Talking about the election campaign of political parties in Punjab, Singh said the dalits, 32% of the state's population, easily outnumber jutts (25%). Yet, political parties do not discuss their issues precisely because they are economically weak, socially oppressed and unorganised.
He said, "Leave the question of organising resistance. Some dalits cannot even talk to jutts because they carry a huge baggage of centuries-old oppression. However, Education has brought some level of awakening in them, and they are organising themselves in the form of students' organisations, agriculture workers' and youth organisations. The awakening has compelled the political parties to give us representation. Congress is saying its CM is a dalit. Akali Dal is saying it would appoint a dalit deputy CM. When Channi assumed the office, he did say that a survey to examine the ownership of land will be done, and land will be redistributed."
As per the land ceiling act, a person cannot own more than 17 acres of irrigated land.
He continued, "But the landlord lobby soon pressurised Channi to remain silent on the issue. We saw similar silence of Congress and AAP. I would not be talking about Akali Dal because it is very much a party of jutts. While former CM from Congress Rajinder Kaur Bhattal met the landlord families after the attack, she never visited us even when we were victims. AAP MP and now chief ministerial candidate Bhagwant Mann never spoke a word about the attack or social boycott calls in other villages in his constituency."
Singh also appeared dismissive about the promises of parties. Aam Aadmi Party has promised the electorate that every female person in the family will get Rs 1000 each month. In contrast, Congress has promised Rs 2000 per month to housewives. It has also called for waiving off the debt of farmers."Nobody is talking about unemployment. The state produces 4 lakh students per year out of Class 12th, but there are no jobs. They have promised one government job per family. How will they give jobs when public sector companies are being privatised?”
To understand the distress of dalits better, NewsClick travelled to Malout in Muktsar district, where agricultural labourers gathered for a meeting conducted under the banner of Punjab Khet Mazdoor Union to devise ways to organise them. Muktsar was in the news recently when a few villages, including Khunde Hulal, Grandad and Lokhewal, witnessed incidents of social boycott.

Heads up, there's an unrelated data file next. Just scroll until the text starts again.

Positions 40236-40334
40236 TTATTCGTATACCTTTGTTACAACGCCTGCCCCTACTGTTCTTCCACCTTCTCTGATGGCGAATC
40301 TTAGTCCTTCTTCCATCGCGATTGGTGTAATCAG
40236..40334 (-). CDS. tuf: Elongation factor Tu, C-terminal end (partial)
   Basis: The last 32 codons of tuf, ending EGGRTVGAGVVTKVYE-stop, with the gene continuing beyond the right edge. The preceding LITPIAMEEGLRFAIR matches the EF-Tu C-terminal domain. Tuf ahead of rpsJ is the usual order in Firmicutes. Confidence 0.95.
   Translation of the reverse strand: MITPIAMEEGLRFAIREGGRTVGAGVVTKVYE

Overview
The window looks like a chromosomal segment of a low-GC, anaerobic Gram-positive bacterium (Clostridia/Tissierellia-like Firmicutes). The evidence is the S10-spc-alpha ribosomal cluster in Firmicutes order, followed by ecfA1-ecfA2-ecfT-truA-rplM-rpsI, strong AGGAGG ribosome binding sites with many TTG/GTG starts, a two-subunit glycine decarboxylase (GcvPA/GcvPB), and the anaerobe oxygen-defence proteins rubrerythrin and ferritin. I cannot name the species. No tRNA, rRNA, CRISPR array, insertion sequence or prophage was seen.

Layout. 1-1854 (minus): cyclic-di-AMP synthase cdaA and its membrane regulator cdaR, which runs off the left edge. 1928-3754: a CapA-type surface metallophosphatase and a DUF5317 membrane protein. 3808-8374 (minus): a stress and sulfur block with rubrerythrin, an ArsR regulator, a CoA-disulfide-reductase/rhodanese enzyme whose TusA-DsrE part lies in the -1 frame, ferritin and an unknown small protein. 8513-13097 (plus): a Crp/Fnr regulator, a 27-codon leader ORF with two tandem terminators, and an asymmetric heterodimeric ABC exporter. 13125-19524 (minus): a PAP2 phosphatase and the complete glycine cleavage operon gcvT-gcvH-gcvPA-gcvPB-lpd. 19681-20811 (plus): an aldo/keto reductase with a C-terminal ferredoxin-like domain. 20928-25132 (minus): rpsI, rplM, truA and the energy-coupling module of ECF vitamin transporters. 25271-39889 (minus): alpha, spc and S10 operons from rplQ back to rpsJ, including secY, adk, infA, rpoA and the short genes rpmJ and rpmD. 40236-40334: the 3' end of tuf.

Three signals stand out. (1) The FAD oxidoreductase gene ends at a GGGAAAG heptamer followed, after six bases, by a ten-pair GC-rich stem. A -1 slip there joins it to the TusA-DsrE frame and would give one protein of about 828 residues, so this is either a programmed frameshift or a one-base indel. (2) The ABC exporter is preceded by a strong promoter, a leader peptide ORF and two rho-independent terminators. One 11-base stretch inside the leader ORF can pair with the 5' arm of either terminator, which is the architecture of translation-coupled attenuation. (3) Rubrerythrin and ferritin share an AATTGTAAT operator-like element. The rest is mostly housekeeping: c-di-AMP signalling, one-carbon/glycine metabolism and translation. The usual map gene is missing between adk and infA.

Raja Singh, an agricultural worker who came from Khunnan Khurd, told NewsClick that the resistance from landlords came whenever workers talked about increasing the wages. "We have been plucking the cotton. A few years ago, when we asked for an increased wage rate from Rs 3 per 5 kg to Rs 5 per 5 kg, the landlords called for a social boycott. They denied us passage to farms. We do not have toilets, and people naturally go to farms to attend nature's call. The landlords were so infuriated by our demand that they beat the young boy to clear excreta through hands only. In this situation, workers looked to cities for some work. They travelled even 50 kilometres to labour chowks to find work, but they return someday without work."
Lachhman Singh Sewewala, general secretary, Punjab Khet Mazdoor Union, looking over organisation activities at the meeting, told NewsClick on the sidelines of the meet that the oppression caused a societal crisis in Punjab which many did not expect in state.
The state witnessed different social and religious movements which directly attacked the caste system. From Guru Nanak, Ravidas to Ghadar Movement and Muzara struggle, the state saw an upsurge of anti-caste sentiment. But the changing agrarian relations upturned it fast. "People talk about Ravidassia community forming their Gurudwaras. Where did the need arise if Sikhism preached equality? They formed separate Gurudwaras because these institutions were used for making calls of social boycott through loudspeakers. They lost faith in these Gurudwaras."
Sewewala told NewsClick that the political parties are not discussing their issues because the jutt community control the political narrative. "In 2017, our organisation surveyed 1600 villages in Mansa, Faridkot, Bathinda and found that most families were under debt. Nineteen per cent of families slipped into debt only because they took loans to treat a family member. Unlike farmer families, we find the workers collectively commit suicide with family members. These are very apparent and often hit the headlines. The biggest plunderers are Micro Finance companies who charge as much as 60% per annum. Yet, the political parties do not want to discuss it."
Jatinder Singh, assistant professor at Punjabi University Patiala, told NewsClick that dalit issues not being discussed prominently are rooted in how national parties conduct themselves. "It is evident that Akali Dal is the first choice of jutt community. So, they never bothered about dalits. Now, Congress fielded Channi, and it has generated some hope, but national parties have hardly entertained the issues because they cannot handle the assertion given the national scenario. It needs regional parties to come up vocally on their issues. For example, Stalin in Tamil Nadu could only develop strong opposition to NEET. No national party entertained it seriously. For a brief time, Bahujan Samaj Party did try to tap the assertion, but it later found Uttar Pradesh a more suitable ground to operate. It would need another regional political player who can give this assertion a face."